This report focuses on the second phase of a two-phase study of correction officer suicide in Massachusetts, the phase that assessed the impacts of correction officer suicides on correction officers still working in the state’s prisons.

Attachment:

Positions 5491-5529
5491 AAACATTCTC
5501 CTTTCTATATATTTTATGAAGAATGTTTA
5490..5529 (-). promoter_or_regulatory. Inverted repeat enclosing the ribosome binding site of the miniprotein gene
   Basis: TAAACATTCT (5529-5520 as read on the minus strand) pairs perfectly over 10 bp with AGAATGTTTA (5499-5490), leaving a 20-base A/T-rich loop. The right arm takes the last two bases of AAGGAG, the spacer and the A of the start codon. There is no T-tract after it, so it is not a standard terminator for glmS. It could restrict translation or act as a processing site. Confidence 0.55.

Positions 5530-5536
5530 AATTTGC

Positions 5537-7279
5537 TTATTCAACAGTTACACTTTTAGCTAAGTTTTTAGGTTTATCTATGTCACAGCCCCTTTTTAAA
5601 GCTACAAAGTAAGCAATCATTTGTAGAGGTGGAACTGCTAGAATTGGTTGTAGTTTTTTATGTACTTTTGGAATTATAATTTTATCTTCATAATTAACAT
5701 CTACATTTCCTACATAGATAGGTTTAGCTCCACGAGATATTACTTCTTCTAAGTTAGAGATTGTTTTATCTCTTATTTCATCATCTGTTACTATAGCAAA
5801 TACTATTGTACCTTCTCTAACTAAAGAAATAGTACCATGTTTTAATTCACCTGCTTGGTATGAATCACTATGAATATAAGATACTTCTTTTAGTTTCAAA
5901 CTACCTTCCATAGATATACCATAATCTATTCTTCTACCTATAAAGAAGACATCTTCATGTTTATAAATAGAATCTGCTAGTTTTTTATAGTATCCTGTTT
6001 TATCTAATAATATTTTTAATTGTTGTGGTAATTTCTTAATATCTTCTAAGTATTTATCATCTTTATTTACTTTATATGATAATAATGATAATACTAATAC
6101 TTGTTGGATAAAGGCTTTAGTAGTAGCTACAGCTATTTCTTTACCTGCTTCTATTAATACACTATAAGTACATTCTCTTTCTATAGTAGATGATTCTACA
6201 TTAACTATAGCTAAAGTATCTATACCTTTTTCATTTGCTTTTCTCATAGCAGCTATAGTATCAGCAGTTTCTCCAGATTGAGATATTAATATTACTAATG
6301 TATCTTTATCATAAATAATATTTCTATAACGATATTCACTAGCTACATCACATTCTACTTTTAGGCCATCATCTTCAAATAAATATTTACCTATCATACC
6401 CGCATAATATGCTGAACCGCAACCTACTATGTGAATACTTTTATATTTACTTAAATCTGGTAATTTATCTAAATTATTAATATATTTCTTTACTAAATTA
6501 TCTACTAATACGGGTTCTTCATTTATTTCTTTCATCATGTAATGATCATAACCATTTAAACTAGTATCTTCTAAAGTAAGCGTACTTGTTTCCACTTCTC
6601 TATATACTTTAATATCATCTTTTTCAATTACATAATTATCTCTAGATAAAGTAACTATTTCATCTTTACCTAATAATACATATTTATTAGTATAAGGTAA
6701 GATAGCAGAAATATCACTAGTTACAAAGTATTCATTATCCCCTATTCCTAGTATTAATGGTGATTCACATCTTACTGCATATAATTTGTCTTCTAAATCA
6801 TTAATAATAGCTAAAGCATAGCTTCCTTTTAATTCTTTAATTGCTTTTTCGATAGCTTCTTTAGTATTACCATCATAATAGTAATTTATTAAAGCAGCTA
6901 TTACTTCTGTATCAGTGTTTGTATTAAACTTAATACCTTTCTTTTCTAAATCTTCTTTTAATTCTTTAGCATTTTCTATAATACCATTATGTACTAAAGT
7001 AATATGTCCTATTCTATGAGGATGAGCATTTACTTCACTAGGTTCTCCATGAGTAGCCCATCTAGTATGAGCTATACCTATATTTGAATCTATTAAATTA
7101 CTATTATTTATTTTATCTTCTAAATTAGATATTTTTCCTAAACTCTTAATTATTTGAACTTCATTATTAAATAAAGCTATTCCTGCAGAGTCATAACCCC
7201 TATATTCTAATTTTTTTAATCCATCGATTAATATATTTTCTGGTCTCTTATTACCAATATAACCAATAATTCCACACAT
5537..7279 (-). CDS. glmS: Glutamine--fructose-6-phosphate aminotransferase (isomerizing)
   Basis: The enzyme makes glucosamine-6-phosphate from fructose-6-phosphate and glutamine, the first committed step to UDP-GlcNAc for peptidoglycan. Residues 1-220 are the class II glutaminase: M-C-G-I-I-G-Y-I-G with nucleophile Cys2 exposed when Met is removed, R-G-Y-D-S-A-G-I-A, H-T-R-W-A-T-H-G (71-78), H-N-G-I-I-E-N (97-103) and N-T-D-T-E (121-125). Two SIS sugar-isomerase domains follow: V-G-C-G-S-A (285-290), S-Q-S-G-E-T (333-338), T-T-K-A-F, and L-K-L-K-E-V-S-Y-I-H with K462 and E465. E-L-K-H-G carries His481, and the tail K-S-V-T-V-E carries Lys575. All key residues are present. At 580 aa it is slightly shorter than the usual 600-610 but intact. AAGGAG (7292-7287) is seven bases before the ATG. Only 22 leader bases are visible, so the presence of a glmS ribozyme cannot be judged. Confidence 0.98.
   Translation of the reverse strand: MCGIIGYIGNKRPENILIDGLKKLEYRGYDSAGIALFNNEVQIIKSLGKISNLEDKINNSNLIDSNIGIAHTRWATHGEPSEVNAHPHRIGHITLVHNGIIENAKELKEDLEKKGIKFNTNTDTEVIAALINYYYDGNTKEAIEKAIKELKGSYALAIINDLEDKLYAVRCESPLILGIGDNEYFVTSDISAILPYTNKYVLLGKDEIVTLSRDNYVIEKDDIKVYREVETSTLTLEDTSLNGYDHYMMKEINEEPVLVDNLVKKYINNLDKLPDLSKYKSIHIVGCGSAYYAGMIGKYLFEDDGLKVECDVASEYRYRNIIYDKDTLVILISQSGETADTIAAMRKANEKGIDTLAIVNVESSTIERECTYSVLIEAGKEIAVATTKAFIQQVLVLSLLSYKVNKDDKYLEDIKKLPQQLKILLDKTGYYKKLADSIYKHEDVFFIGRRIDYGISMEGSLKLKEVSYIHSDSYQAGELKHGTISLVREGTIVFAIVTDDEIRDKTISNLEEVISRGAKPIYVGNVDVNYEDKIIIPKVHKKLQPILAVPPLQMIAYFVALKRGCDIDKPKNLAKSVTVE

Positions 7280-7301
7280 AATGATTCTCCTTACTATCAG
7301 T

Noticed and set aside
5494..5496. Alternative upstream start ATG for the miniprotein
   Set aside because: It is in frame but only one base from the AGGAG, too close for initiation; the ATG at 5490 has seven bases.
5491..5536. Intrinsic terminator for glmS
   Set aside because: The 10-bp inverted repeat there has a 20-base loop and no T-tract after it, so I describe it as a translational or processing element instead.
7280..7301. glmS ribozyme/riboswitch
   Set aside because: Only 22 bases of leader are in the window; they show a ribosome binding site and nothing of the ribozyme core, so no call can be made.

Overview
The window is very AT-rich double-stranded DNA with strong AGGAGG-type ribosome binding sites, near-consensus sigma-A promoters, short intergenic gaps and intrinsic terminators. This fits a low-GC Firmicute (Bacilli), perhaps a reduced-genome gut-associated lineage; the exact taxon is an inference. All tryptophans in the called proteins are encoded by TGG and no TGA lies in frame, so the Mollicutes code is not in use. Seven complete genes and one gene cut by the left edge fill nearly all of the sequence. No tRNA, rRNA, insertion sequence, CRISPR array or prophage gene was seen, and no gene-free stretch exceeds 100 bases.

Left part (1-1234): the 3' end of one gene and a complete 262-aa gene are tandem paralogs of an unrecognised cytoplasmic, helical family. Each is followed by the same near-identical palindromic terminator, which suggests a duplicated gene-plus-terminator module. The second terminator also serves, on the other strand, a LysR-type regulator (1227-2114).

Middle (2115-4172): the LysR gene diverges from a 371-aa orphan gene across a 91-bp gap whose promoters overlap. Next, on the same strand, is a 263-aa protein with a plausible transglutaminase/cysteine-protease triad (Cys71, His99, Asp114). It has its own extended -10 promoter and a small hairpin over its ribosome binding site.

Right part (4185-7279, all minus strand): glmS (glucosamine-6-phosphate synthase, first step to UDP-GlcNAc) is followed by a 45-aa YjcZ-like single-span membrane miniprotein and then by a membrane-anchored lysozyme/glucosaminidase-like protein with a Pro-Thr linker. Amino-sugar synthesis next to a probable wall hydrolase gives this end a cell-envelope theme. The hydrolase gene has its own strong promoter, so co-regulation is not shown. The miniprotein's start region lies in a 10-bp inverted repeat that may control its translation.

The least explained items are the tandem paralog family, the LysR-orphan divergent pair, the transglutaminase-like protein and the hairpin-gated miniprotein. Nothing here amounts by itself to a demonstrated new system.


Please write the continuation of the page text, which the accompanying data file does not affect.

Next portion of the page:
Awarded a National Institute of Justice (NIJ) grant in 2016 to conduct the first comprehensive mixed-methods study of suicide among correction officers, this study was launched in 2017 with the primary objective of developing a nuanced understanding of the context in which correction officer suicides occur. Conducted in two overlapping phases, findings from the first phase informed key elements of the second phase. Phase one involved comprehensive qualitative case studies of the occupational and personal lives of the 20 correction officers and retirees who had died by suicide between 2010 and 2015. Phase one’s goal was to identify any patterns or themes across the occupational lives of those officers deemed to be risk factors for suicide. Phase two of the study collected both qualitative and quantitative data that assessed the impacts of the correction officer suicides on correction officers still working in the state’s prisons. Phase two conducted on-site and on-shift in-person interviews with 440 correction officers and administrators in assessing the impacts of officer suicides on attitudinal, behavioral, and psychological well-being of current officers. Phase two found that relatively few officers complained about the incarcerated population they managed. They focused on organizational stressors (management and supervision) that make their work more stressful, as well as work schedules that adversely impact time with family and friends outside of work. They offered suggestions for steps the Department of Corrections could take to reduce adverse impacts on their personal and professional lives. 12 references